She was astonished. Even I can do that job. As many man-servants and maid-servants as I have, I can pair. She promptly placed one thousand man-servants opposite one thousand maid-servants and declared, “He will marry her, she will marry him,” and so on. The next morning, two thousand servants came to her door, beaten and bruised, complaining, “I do not want her, I do not want him! She sent for Rabbi Yose, and conceded: “Rabbi, your Torah is true.
Who else could blend two disparate personalities so that they cleave together “as one flesh? The conclusion was irresistible, and it was written no fewer than five times in midrashic literature: “Marriages are made in Heaven. Does not the Talmud say: “Forty days before the birth of a child, a heavenly voice proclaims! This raises a thorny question: If the selection of a mate is preordained, why is it necessary to go through the elaborate charade of selecting a suitable mate?
And why do so many marriages fail?
British, Jewish And Gay? Here’s Your Yenta.
Their connection felt genuine and she was eager to cut out the middleman. Her future husband was less certain and suggested they wait. For instance, a shadchen acting as an intermediary at the beginning of a relationship served Lily in her early 20s, but was less effective as she matured. Lily attributes this disconnect to the reality that shidduch dating was originally intended for people in their late teens and early 20s.
He says that, thanks to his work, 58 couples have gotten engaged.
In each episode of “Bubbies Know Best,” which premiered Feb. 11 on JLTV, S.J. Mendelson, Linda Rich, and Bunny Gibson interview three.
As the pandemic ramped up and staying in became the norm, the newly unemployed Joti Levy wondered how she could be of service during such challenging times. Levy, who lives in Sebastopol in Sonoma County, is a neurolinguistic programming practitioner — a kind of life coach — and spiritual mentor. As she was wondering aloud to her partner what she could offer, he suggested getting on Facebook Live to share how she was feeling.
Then, about two decades ago, she found land-based Judaism at the Isabella Freedman Jewish Retreat Center, a Jewish environmental initiative in the foothills of Connecticut. Levy said her accent first emerged, years ago, to diffuse a situation with humor when her ancestral trauma was triggered at a Jewish event. On Yom HaShoah Holocaust Remembrance Day , for example, she and her guests discussed how the coronavirus pandemic was stirring up generational trauma related to the Holocaust.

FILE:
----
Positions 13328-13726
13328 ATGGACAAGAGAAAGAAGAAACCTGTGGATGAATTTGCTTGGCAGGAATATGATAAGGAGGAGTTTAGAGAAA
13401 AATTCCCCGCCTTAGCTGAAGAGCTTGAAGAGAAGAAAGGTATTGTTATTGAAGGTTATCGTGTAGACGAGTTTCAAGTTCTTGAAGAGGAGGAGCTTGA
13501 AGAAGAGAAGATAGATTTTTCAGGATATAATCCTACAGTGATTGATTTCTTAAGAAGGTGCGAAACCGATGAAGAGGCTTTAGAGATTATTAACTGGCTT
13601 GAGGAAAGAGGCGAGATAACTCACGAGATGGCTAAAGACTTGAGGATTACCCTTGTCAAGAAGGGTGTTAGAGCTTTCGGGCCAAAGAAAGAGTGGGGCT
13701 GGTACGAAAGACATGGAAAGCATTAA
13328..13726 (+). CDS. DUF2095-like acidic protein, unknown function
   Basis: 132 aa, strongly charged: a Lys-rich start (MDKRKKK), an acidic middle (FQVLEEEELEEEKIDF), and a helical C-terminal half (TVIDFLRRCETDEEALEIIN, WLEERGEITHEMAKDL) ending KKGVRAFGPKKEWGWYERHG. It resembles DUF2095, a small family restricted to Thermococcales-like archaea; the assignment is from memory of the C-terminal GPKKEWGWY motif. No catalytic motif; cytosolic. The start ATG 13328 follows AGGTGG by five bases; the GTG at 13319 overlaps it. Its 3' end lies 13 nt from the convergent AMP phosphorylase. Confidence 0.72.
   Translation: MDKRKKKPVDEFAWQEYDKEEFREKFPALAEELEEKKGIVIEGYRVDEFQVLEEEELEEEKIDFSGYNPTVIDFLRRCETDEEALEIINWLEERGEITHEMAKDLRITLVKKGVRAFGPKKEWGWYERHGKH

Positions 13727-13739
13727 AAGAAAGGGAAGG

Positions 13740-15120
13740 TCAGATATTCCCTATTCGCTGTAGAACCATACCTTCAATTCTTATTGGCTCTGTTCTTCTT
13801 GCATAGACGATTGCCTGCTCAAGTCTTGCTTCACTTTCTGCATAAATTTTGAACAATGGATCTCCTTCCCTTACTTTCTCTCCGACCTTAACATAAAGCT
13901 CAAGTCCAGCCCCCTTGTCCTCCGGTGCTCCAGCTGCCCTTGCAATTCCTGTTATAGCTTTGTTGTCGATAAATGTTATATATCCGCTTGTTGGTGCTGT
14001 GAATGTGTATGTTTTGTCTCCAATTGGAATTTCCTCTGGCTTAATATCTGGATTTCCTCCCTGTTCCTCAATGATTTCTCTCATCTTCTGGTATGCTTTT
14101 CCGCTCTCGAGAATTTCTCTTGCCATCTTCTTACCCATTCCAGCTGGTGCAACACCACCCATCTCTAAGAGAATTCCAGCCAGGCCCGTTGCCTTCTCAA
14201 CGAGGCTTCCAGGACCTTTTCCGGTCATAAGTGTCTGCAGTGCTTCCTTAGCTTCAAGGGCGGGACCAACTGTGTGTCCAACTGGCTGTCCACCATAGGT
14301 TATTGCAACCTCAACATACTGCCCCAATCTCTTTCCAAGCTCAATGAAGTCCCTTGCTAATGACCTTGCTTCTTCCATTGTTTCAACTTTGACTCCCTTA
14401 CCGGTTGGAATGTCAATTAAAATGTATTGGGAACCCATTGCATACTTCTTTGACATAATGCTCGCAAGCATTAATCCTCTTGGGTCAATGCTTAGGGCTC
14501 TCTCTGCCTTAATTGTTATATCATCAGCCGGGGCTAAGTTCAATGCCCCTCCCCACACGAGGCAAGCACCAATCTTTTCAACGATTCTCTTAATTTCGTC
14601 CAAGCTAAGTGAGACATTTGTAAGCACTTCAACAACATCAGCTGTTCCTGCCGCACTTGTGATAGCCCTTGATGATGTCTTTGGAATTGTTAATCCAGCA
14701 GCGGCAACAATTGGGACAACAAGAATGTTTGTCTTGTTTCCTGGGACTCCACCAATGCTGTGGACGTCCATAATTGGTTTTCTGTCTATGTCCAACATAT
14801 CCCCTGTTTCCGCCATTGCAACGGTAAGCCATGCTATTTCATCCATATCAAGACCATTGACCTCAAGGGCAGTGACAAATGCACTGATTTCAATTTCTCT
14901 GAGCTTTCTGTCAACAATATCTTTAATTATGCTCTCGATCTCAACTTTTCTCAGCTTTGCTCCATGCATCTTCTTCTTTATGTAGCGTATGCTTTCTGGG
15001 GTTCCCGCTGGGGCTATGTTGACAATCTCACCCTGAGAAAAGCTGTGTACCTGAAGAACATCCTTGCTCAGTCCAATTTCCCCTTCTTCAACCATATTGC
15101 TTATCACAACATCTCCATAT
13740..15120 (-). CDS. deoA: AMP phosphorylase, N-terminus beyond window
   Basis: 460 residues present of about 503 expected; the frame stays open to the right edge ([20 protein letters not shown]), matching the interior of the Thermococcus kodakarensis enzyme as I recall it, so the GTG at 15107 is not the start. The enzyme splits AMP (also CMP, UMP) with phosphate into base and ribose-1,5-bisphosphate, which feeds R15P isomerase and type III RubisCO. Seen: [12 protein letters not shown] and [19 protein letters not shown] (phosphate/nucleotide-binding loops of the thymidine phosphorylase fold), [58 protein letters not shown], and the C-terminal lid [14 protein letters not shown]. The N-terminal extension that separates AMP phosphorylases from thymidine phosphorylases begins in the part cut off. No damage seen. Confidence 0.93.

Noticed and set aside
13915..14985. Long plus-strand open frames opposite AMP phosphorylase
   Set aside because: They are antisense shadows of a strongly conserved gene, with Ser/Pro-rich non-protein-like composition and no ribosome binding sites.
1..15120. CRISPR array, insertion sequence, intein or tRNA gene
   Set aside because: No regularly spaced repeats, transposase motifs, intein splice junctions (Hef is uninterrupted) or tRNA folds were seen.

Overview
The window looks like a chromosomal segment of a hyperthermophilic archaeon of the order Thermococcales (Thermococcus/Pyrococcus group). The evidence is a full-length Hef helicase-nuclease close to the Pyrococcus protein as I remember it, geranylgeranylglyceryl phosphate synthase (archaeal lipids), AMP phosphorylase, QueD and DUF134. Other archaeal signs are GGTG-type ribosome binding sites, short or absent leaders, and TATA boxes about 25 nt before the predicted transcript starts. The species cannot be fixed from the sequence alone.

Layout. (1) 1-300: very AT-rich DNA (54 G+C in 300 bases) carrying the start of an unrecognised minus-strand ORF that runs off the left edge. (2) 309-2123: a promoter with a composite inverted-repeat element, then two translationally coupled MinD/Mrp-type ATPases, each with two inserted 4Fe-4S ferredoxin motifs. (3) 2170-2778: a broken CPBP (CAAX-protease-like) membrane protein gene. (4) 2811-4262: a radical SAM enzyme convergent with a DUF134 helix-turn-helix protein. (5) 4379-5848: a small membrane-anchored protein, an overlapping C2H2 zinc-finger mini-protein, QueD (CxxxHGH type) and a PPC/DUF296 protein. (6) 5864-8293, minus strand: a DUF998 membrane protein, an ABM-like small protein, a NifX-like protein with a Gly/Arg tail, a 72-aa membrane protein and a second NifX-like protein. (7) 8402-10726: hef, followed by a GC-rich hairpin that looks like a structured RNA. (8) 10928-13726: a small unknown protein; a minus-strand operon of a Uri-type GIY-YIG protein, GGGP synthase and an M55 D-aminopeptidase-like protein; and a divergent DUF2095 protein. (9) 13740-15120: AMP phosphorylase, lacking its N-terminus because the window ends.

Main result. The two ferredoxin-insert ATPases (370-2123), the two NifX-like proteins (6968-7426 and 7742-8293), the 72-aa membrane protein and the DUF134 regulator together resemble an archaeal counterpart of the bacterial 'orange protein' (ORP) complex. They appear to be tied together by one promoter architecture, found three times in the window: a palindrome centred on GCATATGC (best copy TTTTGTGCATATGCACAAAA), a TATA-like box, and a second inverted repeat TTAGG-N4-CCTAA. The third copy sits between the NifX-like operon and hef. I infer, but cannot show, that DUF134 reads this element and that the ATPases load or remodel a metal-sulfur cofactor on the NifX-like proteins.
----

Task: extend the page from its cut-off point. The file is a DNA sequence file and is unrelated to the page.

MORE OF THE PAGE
People from anywhere on the gender spectrum and of all sexualities are welcome as are non-Jews , and no one is presumed to be straight or monogamous … or anything at all, really. This is countercultural. The yentas have been flooded with emails and texts from those who want to come on the show or be matched with someone who already has been on. Several successful Zoom dates have occurred, and some episodes have been viewed by more than people, Levy said. Weinberg admitted to watching one episode three or four times after it aired live, and she said she got a lot of complimentary texts about that particular episode.
Jewish organizations used to worry about matchmaking. Here’s why that’s becoming passe.
Commentary on Parashat Ki Teitzei , Deuteronomy – It takes courage to get married. Divorce statistics attest to the high risk of failure.
In Jewish circles, a suitable match, a shidduch, was not left to chance but to the intercession of a heavenly power and its earthly representatives.
Davis is quite rare, a matchmaker who does things the artisanal way, setting up singles through dinner parties, not apps or algorithms. She started hosting at least one Shabbat dinner a month in Davis got access to mentors, donors and business classes to put her vision in place. Labe Eden, a committee member at PresenTense who has attended a few Shabbatness dinners, says he was struck by Davis and her idea from the get go.
He explains it as a more wholesome experience than dating at a bar. The idea could seem old school—but each dinner has its own special twist. One night it was Magic and Macarons, where a Jewish magician performed and macarons were served for dessert. And her next one will feature only male homosexual couples. Even with modern traditions, the core of the evening is Judaism. But after traveling Europe and researching the genocide, she felt it a strong pull toward preserving Jewish heritage and rituals.